Carlson, S. (2002). Few Libraries or Museums Digitize Collections. The Chronicle of Higher Education 48.47. Business Insights: Essentials.
Charitonos, K., Blake, C., Scanlon, E., & Jones, A. (2012). Museum learning via social and mobile technologies: (How) can online interactions enhance the visitor experience? Special Issue: Social Networking and Mobile Learning, 43(5).
Damala, A., Ruthven, I., & Hornecker, E. (2019). The MUSETECH Model: A Comprehensive Evaluation Framework for Museum Technology. Journal on Computing and Cultural Heritage, 12(1), 1–22.
Google. (n.d.). Bringing the world’s art and culture online for everyone. Google Arts & Culture. https://about.artsandculture.google.com/
Hylland, O. M. (2017). Even Better than the Real Thing? Digital Copies and Digital Museums in a Digital Cultural Policy. Culture Unbound, 9(1): Theorizing Copies.
Jorgenson, J., Nickerson, N., Dalenberg, D., Angle, J., Metcalf, E., & Freimund, W. (2019). Measuring Visitor Experiences: Creating and Testing the Tourism Autobiographical Memory Scale. Journal of Travel Research, 58(4), 566–578.
Latham, K. F. (2012). Museum object as document. Journal of Documentation, 68(1), 45-71.
Meehan, N. (2020). Digital Museum Objects and Memory: Postdigital Materiality, Aura and Value. Curator: The Museum Journal, April (2020).
Monod, E. & Klein, H. K. (2005). A phenomenological evaluation framework for cultural heritage interpretation: From e-hs to Heidegger's historicity. In Proceedings of the Eleventh Americas Conference on Information Systems, (Khazanchi D, Zigurs I, Robey D & Santhanam R, Eds), pp 2870-2877, Omaha, USA.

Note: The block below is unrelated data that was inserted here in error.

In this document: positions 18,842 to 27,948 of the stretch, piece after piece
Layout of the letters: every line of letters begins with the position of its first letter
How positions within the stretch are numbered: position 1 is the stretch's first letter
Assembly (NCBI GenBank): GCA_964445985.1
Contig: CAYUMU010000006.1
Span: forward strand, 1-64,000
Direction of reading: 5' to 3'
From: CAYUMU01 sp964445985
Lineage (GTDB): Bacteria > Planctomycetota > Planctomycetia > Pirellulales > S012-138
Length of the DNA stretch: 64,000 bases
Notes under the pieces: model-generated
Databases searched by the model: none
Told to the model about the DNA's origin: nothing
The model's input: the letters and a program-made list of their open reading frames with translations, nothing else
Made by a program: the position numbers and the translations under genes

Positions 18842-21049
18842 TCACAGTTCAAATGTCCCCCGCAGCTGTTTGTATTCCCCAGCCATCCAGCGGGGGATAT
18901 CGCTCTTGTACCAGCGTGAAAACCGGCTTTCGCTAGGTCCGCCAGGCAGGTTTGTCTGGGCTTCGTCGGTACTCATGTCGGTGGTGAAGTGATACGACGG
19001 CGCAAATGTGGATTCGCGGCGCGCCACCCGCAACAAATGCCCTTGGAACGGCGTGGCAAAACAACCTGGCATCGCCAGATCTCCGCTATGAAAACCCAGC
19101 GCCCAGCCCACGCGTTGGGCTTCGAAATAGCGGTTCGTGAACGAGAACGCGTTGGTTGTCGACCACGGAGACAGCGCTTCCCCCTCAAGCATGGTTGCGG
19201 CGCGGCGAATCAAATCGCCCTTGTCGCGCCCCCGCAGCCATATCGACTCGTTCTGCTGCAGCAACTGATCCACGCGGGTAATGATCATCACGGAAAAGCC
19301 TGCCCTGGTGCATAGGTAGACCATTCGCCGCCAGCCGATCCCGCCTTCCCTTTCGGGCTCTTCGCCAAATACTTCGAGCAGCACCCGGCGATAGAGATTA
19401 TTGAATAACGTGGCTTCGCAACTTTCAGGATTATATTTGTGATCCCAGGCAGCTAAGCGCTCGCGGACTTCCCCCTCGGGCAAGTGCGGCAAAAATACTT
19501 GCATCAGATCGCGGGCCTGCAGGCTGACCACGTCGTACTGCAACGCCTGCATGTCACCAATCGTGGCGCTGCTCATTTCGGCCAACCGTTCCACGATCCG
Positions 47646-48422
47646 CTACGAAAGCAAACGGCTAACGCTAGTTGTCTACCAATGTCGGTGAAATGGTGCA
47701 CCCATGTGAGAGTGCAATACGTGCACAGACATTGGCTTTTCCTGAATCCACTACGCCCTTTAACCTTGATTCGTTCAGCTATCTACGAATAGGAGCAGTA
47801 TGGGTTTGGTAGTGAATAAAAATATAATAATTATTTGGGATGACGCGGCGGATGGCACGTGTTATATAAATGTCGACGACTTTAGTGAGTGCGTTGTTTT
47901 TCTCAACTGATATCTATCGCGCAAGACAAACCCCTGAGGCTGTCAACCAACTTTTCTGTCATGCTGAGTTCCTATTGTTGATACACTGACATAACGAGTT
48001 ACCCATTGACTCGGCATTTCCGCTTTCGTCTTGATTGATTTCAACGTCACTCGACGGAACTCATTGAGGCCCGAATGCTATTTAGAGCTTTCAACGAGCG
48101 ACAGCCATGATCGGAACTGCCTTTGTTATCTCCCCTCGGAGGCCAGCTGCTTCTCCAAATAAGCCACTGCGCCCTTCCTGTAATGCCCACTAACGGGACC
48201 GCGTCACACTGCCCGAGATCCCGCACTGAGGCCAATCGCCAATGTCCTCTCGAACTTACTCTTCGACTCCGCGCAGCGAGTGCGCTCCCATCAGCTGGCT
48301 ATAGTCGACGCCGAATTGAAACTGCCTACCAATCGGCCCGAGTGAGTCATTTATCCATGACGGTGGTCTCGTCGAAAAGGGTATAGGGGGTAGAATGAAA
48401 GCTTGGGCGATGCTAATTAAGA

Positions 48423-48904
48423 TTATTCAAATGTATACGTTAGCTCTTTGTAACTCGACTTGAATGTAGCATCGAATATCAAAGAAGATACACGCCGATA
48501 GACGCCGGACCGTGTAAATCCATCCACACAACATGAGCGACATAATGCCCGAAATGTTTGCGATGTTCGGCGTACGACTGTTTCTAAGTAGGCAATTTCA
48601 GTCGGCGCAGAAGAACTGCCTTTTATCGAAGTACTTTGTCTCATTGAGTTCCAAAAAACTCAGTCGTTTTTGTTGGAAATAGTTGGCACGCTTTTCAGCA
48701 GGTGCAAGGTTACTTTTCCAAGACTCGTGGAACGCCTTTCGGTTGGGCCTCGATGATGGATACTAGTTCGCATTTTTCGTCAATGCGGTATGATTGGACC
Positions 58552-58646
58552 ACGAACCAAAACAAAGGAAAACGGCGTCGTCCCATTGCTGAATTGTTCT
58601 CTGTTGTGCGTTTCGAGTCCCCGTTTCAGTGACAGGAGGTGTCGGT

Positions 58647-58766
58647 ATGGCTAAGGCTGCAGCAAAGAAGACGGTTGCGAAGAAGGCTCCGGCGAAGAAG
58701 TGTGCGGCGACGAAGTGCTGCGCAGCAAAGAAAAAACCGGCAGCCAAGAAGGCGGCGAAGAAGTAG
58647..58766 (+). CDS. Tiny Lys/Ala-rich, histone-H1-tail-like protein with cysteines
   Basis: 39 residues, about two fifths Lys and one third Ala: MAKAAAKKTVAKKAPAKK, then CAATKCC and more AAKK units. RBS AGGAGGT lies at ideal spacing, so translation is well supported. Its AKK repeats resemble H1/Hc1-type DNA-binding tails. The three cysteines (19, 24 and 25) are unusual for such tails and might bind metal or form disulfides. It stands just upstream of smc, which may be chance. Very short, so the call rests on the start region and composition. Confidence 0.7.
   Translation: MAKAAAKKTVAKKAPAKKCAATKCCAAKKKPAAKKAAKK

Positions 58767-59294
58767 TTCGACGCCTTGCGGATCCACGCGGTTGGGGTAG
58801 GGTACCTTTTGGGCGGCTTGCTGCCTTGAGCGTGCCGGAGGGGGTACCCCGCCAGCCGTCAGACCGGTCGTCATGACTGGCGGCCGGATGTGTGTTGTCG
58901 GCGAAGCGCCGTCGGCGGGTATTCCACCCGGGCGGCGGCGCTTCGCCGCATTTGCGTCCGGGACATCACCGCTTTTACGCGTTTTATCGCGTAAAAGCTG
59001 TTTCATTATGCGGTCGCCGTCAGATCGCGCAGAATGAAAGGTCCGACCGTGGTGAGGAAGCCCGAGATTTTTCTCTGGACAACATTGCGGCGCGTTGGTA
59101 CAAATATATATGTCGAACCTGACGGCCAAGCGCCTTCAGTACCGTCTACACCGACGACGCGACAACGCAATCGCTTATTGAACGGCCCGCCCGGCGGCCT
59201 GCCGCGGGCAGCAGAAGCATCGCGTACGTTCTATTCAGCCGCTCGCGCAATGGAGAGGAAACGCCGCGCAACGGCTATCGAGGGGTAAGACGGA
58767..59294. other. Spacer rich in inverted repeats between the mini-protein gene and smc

Ogundipe, A. (2018). How Digitized Art May Invite or Inhibit Online Visitor Participation (and Why It Matters for Art Museums). International Journal of the Inclusive Museum, 11(3), 51–72.
Pallud, J., & Monod, E. (2010). User experience of museum technologies: The phenomenological scales. European Journal of Information Systems, 19(5), 562-580.
Quigley, O. (2019). Engaging object visitor encounters at the museum: A phenomenological approach (Order No. 27673026). Available from ProQuest Dissertations & Theses Global.
Smith, D. W. (2013). Phenomenology. In Edward N. Zalta (ed.). The Stanford Encyclopedia of Philosophy. https://plato.stanford.edu/archives/sum2018/entries/phenomenology/
Tallon, L. (2018, Oct). If Open is the Answer, What Was the Question? xTalk Conferences. https://www.youtube.com/watch?v=FU2o8YgusaE
Tam, C. O. (2006). Understanding museum visitors' experience of paintings: A phenomenological study of adult non-art specialists (Order No. U219315). Available from ProQuest Dissertations & Theses Global.
Published
2023-09-01
How to Cite
YUXIN, Wang. Redesigning Museum Display Models in The Context of Digitalization. International Journal of Business and Technology Management, [S.l.], v. 5, n. 3, p. 213-219, sep. 2023. ISSN 2682-7646. Available at: <https://myjms.mohe.gov.my/index.php/ijbtm/article/view/23748>. Date accessed: 13 june 2024.
Section
Articles